Behavioral therapy for temporomandibular disorders.

J. D. Rugh

Research output: Contribution to journalReview articlepeer-review

5 Scopus citations


Temporomandibular disorders are varied in terms of etiology, pathophysiology, chronicity, and the disability they involve. The majority of adults in the Western world have some minor symptoms of these disorders, but only about 5% need treatment. Reversible therapies, including medication, physical therapy, behavioral therapy, and bite appliances, are popular today because of the lack of knowledge concerning the natural course of the disorders and the long-term effects of nonreversible treatments. Review articles and published guidelines generally support the use and efficacy of behavioral therapies for temporomandibular disorders. However, because these results are based on studies with methodical weaknesses, the recommendations must be viewed with caution, and further study must be conducted.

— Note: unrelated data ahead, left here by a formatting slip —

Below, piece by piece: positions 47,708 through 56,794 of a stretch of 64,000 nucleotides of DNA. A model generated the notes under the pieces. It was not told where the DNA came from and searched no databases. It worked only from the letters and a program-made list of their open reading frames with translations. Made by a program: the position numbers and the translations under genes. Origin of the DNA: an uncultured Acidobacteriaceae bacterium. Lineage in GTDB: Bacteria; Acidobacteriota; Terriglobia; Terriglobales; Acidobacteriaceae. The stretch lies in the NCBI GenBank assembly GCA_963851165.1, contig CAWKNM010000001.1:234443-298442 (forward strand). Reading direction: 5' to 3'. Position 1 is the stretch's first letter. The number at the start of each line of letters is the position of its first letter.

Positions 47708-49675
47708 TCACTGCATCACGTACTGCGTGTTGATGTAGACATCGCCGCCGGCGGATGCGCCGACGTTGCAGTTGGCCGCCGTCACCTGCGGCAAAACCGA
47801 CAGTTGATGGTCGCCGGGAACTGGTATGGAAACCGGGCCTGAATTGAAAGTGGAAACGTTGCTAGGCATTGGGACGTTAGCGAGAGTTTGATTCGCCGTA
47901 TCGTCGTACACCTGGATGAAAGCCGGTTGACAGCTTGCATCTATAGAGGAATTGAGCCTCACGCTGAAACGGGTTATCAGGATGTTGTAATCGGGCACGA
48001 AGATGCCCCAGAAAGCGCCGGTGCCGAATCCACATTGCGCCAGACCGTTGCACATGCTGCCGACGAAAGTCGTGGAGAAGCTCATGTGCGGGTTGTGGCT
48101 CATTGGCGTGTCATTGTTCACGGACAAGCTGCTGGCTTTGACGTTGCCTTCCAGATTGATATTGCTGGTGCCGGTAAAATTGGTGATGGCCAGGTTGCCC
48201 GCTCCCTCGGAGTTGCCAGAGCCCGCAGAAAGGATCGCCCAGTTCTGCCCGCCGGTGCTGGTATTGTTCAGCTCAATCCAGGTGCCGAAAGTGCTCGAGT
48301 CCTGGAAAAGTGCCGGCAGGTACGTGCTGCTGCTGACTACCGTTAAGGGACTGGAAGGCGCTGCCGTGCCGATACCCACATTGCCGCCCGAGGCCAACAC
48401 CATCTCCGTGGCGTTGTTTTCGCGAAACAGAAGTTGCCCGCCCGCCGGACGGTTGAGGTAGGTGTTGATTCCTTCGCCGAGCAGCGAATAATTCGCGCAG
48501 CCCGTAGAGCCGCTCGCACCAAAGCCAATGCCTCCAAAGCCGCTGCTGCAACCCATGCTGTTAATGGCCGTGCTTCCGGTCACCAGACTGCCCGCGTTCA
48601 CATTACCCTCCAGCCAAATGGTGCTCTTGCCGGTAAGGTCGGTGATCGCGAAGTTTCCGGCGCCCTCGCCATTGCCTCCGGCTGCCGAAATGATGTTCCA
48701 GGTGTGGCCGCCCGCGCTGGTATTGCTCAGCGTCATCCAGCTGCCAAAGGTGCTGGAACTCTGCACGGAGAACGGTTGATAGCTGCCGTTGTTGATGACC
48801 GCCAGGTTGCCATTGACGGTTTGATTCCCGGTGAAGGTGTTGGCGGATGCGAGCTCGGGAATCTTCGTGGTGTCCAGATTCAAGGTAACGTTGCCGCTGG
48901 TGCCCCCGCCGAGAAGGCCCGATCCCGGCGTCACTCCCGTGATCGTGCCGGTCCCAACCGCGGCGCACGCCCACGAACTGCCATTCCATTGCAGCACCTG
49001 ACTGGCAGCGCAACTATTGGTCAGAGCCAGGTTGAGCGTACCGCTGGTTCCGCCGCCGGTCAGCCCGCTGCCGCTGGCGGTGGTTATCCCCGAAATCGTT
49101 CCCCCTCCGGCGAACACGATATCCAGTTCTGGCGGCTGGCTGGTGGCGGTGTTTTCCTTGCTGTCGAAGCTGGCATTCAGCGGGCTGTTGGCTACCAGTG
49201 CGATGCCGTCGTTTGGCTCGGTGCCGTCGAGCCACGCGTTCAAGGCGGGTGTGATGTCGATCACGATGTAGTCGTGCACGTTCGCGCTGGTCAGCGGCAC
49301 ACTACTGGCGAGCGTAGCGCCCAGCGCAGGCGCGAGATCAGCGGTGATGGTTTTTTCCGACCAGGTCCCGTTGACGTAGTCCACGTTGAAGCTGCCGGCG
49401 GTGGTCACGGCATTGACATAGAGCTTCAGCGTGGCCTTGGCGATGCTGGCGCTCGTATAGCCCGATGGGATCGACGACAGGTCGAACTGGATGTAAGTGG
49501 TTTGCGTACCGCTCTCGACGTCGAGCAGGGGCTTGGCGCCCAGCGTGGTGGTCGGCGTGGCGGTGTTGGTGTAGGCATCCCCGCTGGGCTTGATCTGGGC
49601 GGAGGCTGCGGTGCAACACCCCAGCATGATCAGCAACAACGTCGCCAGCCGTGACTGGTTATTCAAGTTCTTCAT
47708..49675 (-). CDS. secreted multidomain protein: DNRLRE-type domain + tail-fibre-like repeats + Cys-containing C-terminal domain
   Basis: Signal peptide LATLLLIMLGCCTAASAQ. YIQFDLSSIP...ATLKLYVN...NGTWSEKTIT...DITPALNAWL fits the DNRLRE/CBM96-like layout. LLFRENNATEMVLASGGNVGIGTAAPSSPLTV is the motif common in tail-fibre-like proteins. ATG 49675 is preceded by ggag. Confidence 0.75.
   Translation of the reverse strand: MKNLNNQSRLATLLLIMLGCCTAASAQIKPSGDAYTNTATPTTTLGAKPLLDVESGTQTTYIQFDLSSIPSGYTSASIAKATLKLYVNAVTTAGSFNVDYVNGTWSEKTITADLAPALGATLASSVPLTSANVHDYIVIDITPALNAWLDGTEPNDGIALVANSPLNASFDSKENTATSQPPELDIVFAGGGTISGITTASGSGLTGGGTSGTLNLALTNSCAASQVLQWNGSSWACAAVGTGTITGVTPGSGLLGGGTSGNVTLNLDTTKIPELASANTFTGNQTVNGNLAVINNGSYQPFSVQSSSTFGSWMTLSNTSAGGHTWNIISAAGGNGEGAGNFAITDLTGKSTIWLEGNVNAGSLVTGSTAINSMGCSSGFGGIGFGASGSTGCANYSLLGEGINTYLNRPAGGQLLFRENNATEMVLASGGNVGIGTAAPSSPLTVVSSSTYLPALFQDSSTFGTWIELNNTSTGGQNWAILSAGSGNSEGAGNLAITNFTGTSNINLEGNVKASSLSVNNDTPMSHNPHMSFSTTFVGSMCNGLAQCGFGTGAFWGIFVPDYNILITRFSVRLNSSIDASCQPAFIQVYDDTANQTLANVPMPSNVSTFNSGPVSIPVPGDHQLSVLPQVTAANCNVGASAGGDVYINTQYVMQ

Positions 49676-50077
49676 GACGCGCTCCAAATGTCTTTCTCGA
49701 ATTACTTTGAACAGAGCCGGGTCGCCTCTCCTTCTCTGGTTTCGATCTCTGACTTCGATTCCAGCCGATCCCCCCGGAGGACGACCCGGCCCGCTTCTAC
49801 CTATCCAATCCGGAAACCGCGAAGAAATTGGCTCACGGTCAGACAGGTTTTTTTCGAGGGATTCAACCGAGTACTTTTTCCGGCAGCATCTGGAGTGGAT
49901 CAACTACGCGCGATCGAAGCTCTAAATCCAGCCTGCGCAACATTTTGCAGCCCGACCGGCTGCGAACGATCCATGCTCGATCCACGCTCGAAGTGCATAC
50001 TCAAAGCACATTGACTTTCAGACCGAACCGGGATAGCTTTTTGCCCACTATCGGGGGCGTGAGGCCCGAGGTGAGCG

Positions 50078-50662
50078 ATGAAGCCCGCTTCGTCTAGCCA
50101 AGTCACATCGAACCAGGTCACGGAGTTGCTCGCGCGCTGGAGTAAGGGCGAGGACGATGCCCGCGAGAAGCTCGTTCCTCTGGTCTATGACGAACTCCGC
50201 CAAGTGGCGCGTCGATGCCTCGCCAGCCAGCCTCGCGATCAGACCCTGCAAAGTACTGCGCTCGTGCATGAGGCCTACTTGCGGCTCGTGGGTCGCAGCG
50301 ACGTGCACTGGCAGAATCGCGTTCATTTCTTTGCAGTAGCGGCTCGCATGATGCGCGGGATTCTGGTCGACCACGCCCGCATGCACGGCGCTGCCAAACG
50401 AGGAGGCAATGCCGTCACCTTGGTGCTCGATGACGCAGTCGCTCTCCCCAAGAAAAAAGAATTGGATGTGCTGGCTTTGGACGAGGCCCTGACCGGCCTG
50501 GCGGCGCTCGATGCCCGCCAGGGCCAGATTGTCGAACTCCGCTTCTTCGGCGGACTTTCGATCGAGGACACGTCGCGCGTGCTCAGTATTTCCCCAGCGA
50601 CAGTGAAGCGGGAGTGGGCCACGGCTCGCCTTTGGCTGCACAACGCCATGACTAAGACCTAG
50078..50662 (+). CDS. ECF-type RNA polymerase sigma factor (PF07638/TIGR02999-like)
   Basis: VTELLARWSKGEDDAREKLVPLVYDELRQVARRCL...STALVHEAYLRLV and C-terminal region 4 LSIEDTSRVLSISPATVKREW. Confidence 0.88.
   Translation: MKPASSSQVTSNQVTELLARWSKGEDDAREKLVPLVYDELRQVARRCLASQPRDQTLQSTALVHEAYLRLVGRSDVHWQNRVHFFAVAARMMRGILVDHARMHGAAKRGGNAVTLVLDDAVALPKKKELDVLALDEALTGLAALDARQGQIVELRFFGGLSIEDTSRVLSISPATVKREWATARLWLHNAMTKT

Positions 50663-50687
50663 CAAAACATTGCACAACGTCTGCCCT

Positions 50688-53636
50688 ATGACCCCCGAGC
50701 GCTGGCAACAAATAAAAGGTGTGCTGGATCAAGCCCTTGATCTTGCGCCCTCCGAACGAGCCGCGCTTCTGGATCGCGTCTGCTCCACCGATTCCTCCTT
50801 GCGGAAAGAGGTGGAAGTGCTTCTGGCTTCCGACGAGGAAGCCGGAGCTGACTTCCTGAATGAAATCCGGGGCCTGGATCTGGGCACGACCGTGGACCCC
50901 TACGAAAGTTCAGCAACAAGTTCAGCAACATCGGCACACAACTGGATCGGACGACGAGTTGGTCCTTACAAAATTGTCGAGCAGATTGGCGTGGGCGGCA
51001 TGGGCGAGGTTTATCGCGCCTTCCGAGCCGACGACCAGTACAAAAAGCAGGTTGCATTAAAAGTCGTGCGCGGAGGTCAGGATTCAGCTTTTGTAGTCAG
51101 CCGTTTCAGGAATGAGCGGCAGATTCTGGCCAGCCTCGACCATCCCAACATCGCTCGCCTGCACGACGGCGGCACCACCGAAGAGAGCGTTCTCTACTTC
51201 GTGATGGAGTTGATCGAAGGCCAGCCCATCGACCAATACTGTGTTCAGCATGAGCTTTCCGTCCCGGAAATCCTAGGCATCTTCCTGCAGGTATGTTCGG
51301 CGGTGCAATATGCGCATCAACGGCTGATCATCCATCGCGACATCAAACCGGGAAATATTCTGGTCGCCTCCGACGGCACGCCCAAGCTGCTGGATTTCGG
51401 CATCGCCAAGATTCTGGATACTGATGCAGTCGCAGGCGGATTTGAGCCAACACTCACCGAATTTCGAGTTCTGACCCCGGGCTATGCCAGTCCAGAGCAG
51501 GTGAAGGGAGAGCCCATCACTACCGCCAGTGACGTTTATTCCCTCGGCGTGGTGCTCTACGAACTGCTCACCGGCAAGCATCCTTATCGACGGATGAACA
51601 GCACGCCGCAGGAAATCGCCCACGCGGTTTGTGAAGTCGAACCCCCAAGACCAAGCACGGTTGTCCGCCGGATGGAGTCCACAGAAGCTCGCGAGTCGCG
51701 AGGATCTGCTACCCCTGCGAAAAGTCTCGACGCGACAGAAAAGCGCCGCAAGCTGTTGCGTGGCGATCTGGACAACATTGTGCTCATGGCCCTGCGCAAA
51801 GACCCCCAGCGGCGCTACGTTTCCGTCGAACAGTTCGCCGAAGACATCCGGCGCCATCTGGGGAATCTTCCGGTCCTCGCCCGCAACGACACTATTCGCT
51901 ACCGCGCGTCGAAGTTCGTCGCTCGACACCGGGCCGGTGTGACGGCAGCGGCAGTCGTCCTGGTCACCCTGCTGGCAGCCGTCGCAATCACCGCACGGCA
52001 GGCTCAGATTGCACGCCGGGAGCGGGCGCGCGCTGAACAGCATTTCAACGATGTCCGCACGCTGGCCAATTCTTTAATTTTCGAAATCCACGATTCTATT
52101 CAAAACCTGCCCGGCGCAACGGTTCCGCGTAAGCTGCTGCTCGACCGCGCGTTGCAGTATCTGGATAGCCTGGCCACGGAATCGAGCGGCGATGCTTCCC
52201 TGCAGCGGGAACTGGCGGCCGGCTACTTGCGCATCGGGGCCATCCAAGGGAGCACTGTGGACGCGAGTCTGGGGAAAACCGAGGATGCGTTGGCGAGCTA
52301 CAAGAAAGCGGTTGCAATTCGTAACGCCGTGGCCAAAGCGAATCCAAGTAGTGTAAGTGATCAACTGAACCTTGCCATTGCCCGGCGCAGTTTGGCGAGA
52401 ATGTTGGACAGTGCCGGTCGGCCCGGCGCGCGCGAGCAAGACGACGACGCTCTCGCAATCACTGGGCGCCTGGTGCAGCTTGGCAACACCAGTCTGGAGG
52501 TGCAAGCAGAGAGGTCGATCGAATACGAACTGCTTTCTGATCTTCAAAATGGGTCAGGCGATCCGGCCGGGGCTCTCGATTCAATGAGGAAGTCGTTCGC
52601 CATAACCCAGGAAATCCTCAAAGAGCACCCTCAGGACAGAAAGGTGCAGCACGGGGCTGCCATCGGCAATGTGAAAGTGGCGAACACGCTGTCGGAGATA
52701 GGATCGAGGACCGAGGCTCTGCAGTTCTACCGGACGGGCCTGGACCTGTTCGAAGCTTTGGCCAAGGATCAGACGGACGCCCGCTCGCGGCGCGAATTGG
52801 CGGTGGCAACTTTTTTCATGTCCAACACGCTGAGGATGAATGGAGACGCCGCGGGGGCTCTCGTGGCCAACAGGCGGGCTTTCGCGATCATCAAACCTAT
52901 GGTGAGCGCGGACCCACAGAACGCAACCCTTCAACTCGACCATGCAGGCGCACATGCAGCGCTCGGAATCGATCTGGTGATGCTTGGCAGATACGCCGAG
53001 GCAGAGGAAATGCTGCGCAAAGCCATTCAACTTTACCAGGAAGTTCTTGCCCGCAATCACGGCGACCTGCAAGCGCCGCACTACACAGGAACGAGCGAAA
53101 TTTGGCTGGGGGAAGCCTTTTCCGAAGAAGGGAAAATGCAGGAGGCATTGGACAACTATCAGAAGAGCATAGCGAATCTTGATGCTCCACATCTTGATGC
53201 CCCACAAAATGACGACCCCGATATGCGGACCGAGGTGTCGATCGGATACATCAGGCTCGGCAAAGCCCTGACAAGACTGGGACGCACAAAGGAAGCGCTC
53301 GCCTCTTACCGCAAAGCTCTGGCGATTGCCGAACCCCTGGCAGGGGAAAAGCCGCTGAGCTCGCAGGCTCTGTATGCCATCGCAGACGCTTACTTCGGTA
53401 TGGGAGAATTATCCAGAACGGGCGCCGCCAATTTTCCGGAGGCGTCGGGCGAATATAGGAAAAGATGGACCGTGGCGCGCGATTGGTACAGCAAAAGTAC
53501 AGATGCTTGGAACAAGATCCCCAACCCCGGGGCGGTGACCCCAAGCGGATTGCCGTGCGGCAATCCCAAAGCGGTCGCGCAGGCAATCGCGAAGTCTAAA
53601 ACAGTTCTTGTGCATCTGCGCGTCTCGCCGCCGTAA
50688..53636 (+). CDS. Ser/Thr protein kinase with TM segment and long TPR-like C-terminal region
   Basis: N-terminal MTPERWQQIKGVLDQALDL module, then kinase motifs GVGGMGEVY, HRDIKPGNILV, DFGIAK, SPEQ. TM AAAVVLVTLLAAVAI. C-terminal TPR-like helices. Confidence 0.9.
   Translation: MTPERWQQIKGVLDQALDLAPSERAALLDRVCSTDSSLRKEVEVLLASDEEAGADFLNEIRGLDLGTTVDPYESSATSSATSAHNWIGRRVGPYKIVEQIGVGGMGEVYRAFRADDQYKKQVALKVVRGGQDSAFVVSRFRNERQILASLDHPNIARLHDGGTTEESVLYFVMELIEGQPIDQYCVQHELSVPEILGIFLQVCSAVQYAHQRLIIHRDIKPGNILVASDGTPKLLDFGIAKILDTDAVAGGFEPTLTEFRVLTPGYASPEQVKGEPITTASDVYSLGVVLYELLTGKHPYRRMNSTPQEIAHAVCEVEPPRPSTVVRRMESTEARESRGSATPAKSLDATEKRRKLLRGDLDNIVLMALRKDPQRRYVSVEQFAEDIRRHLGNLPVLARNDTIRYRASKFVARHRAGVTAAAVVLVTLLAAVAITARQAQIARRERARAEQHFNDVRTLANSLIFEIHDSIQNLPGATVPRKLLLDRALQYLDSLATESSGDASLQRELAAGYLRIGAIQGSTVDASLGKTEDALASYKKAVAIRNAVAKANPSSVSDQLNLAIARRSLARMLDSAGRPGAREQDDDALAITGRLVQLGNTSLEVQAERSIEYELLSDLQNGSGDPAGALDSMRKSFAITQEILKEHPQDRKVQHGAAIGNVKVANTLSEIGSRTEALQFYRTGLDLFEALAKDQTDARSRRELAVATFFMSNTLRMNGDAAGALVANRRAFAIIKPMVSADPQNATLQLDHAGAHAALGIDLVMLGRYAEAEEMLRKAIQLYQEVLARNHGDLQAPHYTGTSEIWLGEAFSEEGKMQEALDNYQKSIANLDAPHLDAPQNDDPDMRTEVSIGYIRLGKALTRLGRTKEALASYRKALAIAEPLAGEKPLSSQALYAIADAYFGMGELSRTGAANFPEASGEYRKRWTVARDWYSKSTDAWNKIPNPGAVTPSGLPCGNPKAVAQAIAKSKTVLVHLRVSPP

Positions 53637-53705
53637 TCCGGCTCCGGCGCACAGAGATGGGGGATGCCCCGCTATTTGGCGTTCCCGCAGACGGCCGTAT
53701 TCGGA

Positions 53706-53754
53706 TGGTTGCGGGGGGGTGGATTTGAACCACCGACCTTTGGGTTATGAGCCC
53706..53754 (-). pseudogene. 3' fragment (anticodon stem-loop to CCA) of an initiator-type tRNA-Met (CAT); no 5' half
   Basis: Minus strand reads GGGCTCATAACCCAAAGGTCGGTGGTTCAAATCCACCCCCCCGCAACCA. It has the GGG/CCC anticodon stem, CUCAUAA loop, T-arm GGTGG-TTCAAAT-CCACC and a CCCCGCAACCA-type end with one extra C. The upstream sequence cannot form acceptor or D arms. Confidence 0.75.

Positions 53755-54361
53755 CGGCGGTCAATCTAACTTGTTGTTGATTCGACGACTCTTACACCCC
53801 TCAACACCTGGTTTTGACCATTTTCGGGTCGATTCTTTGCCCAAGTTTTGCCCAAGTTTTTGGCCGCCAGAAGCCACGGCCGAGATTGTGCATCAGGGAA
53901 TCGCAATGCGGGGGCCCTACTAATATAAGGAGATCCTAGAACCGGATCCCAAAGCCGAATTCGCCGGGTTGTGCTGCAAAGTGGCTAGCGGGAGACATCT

Original languageEnglish (US)
Pages (from-to)497-502
Number of pages6
JournalCurrent opinion in dentistry
Issue number4
StatePublished - Aug 1991

ASJC Scopus subject areas

  • General Medicine


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